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I’ve discussed the redundant layers that the State has put into place to protect itself from meaningful change. One such layer is police unions. Last year we saw how police unions managed to get violent officers reinstated in both November and December.

Cities sign contracts with police unions that often shield officers from liability. Reuters looked at 82 police union contracts and found some interesting clauses:

• A majority of the contracts call for departments to erase disciplinary records, some after just six months, making it difficult to fire officers with a history of abuses. In 18 cities, suspensions are erased in three years or less. In Anchorage, Alaska, suspensions, demotions and disciplinary transfers are removed after two years.

• Nearly half of the contracts allow officers accused of misconduct to access the entire investigative file – including witness statements, GPS readouts, photos, videos and notes from the internal investigation – before being interrogated.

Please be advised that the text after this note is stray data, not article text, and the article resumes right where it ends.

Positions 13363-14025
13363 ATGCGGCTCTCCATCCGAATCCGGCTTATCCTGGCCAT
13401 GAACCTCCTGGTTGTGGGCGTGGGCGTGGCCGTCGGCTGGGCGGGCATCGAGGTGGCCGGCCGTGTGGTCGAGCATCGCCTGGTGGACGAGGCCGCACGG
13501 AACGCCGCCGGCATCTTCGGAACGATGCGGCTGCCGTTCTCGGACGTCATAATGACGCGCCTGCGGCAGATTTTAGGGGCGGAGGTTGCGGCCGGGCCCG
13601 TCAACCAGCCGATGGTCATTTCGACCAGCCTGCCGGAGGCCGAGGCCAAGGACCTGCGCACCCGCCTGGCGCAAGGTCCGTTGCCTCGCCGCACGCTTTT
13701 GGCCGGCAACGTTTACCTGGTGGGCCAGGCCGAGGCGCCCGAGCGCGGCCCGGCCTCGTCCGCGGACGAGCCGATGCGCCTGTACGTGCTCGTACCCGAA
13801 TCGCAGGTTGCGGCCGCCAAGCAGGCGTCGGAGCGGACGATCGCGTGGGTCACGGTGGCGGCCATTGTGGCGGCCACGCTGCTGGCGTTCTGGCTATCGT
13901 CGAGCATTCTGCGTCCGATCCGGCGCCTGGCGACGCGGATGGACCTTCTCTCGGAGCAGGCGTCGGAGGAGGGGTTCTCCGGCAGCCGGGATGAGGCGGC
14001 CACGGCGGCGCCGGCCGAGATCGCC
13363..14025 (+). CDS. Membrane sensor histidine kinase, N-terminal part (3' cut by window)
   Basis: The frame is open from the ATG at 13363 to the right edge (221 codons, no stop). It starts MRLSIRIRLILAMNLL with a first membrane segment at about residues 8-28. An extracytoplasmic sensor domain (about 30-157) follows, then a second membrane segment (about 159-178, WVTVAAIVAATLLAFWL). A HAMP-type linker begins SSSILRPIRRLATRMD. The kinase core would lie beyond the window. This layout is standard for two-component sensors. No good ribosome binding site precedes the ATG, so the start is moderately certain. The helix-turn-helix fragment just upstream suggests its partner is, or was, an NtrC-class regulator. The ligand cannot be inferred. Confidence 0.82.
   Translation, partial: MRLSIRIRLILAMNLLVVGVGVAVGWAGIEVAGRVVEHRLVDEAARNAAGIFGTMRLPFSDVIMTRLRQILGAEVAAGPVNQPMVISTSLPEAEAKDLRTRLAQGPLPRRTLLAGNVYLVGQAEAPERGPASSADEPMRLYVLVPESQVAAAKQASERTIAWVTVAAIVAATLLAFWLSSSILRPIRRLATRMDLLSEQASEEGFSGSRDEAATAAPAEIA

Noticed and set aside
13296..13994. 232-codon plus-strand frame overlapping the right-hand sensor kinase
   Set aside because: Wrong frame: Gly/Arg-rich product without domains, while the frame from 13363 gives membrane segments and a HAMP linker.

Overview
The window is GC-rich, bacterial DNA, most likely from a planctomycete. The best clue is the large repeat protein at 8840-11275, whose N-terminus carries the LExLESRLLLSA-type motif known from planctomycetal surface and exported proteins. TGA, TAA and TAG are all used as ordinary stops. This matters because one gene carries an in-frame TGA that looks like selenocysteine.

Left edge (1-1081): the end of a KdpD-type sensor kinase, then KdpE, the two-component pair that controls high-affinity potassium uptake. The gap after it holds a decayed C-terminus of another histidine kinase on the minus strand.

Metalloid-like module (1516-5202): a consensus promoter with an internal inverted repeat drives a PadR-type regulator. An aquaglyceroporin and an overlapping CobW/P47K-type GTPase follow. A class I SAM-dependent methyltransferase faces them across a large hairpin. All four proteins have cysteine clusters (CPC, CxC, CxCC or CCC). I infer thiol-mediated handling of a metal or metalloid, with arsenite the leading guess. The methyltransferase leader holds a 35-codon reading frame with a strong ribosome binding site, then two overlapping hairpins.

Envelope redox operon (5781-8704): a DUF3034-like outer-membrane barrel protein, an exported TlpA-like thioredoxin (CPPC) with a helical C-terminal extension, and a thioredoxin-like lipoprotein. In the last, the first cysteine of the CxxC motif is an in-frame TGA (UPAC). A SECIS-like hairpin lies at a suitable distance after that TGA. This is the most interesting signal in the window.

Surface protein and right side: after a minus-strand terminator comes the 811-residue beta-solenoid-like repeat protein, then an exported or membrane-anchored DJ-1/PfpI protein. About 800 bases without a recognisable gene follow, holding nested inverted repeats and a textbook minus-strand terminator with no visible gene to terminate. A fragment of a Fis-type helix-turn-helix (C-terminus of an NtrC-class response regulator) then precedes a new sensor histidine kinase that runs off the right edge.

• Twenty cities, including San Antonio, allow officers accused of misconduct to forfeit sick leave or holiday and vacation time rather than serve suspensions.

• Eighteen cities require an officer’s written consent before the department publicly releases documents involving prior discipline or internal investigations.

• Contracts in 17 cities set time limits for citizens to file complaints about police officers – some as short as 30 days. Nine cities restrict anonymous complaints from being investigated.

Law enforcement is the idea that a handful of trusted individuals can be given power over everybody else. Theoretically this idea could work if the trusted individuals are held to a higher standard that everybody else. In practice those individuals are almost always held to a lower standard. Handing out authority without accountability is a recipe for disaster.

Consider the first point in the above excerpt. If an officer has a history of violent behavior it might not show up because records of previous incidents were purged. This seems rather odd when you consider how permanent criminal records are for you and me. A criminal record for an average individual can haunt them for the rest of their life. And we’re told that such records are necessary because recidivism is a very real threat. I guess badges guard against liability and recidivism.